But that generous deferral rate may be a little deceiving. Many health care employees have not been making those higher contributions over their entire career which could explain why some are behind in their retirement readiness. Financial experts suggest participants aim for savings rates of 10%-15%, so current sponsor priorities are focused on motivating participants to save more, along with increasing plan participation and helping employees with holistic financial wellness.

Increasing savings using behavioral finance science

Lessons from behavioral finance research can help with these efforts by providing incentives to encourage “healthier” financial decision making. An effective way to overcome the inertia so common among workers is to automate much of the retirement savings process.

You can’t save more (or at all!) if you don’t participate in the plan. Auto enrollment gets employees started. Once enrolled, higher default deferral rates and default investment elections that are more appropriate for long-term retirement investors may help employees get on a faster track to their savings goals. Auto escalation formulas then keep the savings momentum going, again, overcoming the inertia that prevents employees from actively boosting their contributions rates.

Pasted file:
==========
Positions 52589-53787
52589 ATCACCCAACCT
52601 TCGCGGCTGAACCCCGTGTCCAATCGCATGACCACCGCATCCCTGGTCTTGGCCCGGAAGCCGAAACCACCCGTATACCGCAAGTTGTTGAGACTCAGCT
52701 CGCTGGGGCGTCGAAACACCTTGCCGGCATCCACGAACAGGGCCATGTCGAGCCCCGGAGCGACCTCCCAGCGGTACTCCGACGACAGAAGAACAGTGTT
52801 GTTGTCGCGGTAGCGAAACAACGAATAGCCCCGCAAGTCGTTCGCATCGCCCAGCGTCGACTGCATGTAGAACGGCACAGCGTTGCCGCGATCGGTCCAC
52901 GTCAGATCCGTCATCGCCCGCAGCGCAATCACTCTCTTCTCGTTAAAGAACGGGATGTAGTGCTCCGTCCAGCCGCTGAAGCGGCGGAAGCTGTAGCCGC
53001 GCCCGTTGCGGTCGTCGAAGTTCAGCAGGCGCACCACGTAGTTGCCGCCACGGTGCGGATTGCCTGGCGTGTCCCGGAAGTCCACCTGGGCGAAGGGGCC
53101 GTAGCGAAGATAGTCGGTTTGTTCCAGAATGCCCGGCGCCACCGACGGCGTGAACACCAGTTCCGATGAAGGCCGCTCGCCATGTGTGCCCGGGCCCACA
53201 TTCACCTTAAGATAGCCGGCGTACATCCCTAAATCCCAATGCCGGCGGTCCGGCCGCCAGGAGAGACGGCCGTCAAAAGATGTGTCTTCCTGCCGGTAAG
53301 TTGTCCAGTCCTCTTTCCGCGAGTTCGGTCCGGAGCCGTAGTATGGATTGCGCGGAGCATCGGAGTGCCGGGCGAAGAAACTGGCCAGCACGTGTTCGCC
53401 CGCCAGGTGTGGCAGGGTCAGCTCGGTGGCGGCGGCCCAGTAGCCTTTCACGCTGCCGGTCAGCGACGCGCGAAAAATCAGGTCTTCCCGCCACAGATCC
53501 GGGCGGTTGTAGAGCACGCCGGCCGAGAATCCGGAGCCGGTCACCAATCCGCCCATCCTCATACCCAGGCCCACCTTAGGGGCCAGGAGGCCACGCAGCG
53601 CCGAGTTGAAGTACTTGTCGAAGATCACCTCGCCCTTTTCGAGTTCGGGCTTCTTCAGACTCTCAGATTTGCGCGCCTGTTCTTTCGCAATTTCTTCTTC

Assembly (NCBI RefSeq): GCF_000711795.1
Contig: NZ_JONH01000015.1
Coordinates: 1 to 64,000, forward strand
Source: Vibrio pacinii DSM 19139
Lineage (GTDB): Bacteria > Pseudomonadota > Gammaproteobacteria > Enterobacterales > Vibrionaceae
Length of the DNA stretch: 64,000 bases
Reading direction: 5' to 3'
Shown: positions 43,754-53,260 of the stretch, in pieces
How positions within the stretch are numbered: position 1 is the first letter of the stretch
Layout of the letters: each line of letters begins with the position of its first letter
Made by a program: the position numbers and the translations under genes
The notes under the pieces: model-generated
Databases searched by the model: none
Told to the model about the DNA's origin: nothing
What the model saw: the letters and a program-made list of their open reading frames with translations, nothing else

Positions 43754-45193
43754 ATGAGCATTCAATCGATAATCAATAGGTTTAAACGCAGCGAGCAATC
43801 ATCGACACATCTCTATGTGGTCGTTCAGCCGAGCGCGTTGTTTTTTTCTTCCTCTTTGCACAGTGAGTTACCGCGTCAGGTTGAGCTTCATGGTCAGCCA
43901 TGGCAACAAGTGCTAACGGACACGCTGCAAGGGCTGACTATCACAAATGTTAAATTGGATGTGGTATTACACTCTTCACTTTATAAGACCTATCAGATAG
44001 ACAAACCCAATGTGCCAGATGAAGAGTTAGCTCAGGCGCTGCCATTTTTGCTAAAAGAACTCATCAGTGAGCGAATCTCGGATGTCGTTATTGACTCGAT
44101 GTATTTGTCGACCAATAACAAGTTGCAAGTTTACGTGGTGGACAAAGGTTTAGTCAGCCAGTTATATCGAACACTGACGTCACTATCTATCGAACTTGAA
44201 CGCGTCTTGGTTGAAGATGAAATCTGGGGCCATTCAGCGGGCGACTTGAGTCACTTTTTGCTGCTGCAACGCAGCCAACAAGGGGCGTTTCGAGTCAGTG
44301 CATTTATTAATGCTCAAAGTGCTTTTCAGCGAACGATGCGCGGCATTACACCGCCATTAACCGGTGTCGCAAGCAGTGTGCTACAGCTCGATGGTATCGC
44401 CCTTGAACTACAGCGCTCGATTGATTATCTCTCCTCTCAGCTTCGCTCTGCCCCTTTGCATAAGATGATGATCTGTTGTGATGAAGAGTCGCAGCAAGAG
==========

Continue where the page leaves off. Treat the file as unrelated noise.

While auto solutions are designed to help participants better prepare to reach their retirement savings goals, they often only apply to newly hired employees and may not necessarily impact participants who were in the plan prior to their implementation.

Many health care plan sponsors are considering the benefits of a re-enrollment—where  existing plan participant balances are automatically re-enrolled in their plan’s qualified default investment alternative (QDIA), unless otherwise directed by the participant. A re-enrollment strategy can help capture participants who are otherwise unengaged and drive positive participant outcomes.